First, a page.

What are the components of the Income Statements?

The income statement can exhibit slight discrepancies among different companies, as both expenses and revenue are contingent on the nature of their operations or business activities. Some of the major elements of the income are enumerated.

1. Revenue

Revenue is also known as sales revenue. It is referred to as the total amount of money a company earns by selling its products or services in a specific period. Here, the revenue comprises the profit made by conducting the core operations of the business.

Suppose a company is involved in the manufacturing of industrial machines, so the revenue would be the earnings acquired from selling those products. This will not include money earned from financial investments or cash earned by selling a building. All secondary earnings are documented somewhere else in the income statement.

2. Cost of Goods Sold

The cost of goods sold(for manufacturing companies) also known as the cost of sales(for retailers and wholesalers) comes under the direct costs. Cost of Goods Sold (COGS) represents the cumulative expenses directly tied to the sale of products, aimed at generating revenue. If the company is a service-based company, COGS is called ad cost of sales. Labour, parts, materials and allocation of other expenses(depreciation) would come in the direct tax.

3. Gross Profit

Gross profit is characterized as the difference between net sales and the total cost of goods sold in your business. Net sale refers to the revenue generated from the goods sold, whereas COGS represents the expenditure incurred in producing those goods.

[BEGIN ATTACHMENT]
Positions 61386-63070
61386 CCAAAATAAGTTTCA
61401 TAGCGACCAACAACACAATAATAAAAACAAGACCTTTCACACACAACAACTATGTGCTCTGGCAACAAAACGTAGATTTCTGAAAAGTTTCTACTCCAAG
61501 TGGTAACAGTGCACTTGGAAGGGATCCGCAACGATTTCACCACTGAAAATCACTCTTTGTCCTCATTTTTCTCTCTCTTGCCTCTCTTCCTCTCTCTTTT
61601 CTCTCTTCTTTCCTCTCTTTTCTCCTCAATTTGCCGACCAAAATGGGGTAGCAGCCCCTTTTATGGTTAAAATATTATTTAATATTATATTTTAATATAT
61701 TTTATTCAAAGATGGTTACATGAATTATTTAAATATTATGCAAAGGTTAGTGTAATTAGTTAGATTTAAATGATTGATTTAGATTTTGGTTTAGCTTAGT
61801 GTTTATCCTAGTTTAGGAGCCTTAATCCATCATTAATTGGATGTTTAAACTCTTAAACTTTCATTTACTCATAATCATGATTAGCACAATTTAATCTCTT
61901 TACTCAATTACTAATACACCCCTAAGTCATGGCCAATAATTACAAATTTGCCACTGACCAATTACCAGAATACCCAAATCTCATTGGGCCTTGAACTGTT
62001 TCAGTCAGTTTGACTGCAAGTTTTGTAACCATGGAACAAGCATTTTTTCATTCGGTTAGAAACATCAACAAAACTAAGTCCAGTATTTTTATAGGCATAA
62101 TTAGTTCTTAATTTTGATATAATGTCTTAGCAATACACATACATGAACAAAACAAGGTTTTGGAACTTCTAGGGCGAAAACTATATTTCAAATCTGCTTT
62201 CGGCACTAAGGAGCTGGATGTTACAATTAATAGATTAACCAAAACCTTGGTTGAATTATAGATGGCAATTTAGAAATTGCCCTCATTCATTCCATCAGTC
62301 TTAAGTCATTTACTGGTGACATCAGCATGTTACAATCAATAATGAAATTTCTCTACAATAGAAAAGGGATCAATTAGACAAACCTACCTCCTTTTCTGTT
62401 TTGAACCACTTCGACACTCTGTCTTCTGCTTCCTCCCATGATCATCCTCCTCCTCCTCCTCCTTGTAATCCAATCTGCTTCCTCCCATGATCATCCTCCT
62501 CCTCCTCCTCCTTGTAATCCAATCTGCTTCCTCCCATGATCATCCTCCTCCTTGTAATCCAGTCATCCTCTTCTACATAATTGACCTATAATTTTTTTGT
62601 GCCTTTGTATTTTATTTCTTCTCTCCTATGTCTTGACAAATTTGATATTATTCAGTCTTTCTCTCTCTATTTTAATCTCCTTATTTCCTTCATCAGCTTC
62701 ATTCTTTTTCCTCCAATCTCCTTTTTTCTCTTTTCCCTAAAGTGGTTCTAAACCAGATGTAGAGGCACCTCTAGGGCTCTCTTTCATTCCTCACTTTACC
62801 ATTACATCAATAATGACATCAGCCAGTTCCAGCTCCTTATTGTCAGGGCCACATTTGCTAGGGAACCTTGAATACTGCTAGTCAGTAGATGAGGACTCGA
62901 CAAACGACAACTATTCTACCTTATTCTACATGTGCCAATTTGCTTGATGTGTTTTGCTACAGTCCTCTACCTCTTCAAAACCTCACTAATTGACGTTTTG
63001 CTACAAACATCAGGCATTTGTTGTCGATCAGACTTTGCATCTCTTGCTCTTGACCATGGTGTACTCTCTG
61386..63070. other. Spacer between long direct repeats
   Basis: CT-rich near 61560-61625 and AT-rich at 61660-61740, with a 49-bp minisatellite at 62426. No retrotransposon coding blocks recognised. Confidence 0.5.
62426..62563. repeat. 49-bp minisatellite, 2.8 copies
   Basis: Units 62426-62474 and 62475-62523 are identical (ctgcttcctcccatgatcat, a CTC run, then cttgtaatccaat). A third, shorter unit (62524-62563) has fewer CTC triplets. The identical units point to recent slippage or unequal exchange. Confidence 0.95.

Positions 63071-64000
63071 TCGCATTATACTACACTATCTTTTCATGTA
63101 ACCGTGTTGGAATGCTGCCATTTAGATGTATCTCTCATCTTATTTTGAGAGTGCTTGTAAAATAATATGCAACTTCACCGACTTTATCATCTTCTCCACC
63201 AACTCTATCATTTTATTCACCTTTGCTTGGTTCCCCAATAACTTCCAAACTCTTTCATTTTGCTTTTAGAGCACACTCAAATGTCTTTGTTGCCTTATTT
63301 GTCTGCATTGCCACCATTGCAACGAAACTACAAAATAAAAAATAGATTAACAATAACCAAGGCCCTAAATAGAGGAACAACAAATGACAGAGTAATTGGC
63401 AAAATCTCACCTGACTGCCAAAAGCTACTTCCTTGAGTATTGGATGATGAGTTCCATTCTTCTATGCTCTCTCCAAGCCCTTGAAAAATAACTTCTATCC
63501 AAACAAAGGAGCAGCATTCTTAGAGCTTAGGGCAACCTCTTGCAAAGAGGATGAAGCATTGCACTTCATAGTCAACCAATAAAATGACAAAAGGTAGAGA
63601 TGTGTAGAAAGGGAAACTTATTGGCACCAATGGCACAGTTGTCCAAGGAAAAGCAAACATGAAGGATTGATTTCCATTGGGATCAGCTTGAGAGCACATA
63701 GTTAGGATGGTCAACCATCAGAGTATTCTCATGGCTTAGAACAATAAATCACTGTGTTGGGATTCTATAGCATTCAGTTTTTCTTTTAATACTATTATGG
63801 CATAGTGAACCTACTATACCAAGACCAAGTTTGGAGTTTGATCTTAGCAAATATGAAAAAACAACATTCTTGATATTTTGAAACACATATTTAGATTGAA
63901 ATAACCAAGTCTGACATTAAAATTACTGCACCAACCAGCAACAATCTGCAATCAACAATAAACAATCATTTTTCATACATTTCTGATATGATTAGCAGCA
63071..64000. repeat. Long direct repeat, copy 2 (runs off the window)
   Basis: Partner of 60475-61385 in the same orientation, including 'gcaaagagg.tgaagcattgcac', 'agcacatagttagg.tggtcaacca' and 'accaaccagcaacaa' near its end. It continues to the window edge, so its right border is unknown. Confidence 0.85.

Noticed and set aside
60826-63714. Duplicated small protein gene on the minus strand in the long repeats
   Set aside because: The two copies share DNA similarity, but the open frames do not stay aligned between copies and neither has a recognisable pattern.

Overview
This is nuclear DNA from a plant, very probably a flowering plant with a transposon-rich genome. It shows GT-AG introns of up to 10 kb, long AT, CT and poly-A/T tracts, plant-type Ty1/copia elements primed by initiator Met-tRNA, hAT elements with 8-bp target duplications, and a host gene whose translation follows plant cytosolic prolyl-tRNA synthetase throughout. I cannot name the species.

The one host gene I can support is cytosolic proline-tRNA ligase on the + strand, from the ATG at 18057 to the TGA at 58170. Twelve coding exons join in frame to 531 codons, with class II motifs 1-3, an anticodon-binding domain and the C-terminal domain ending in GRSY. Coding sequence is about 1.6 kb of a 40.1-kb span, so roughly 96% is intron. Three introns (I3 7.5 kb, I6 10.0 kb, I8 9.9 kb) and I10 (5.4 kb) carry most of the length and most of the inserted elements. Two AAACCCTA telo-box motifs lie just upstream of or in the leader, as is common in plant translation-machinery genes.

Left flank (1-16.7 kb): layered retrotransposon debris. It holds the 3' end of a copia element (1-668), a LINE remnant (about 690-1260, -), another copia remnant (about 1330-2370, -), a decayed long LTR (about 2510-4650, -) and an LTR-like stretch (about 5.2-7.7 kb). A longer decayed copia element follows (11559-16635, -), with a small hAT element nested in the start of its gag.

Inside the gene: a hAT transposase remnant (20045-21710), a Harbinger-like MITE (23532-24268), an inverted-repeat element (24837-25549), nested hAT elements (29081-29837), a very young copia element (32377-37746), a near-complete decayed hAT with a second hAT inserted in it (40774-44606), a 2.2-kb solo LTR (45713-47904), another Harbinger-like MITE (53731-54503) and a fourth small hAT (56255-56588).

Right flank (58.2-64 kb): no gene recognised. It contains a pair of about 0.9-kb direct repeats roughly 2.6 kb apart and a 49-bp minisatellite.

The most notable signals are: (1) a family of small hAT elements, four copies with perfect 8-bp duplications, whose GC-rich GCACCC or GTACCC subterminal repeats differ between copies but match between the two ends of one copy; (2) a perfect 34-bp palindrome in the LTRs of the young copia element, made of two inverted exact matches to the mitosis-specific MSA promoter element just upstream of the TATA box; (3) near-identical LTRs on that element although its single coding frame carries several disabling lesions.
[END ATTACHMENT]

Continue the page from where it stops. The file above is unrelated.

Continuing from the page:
4. Marketing, Advertising and Promotional expenses

Every business takes initiatives for marketing, advertising and promotional activities to sell its products or services. However, the expenses of all these initiatives are grouped together and considered as similar as all are related to selling.

5. General and Administrative expenses(G&A)

These expenses include the selling, general and administrative division. The expenses related to all these three sections are considered indirect costs. Some operational expenses such as travel expenses, salaries, rent and office expenses, insurance, and sometimes even depreciation and amortization are included in the indirect costs.


Although not universally included in all income statements, EBITDA stands for Earnings before Interest, Tax, Depreciation, and Amortization. This figure is derived by subtracting SG&A expenses (excluding amortization and depreciation) from gross profit.

7. Depreciation and Amortization expense

The non-cash expenses such as depreciation and amortization. These expenses are created by accountants to spread out the cost of capital assets such as property, plant and equipment(PP&E).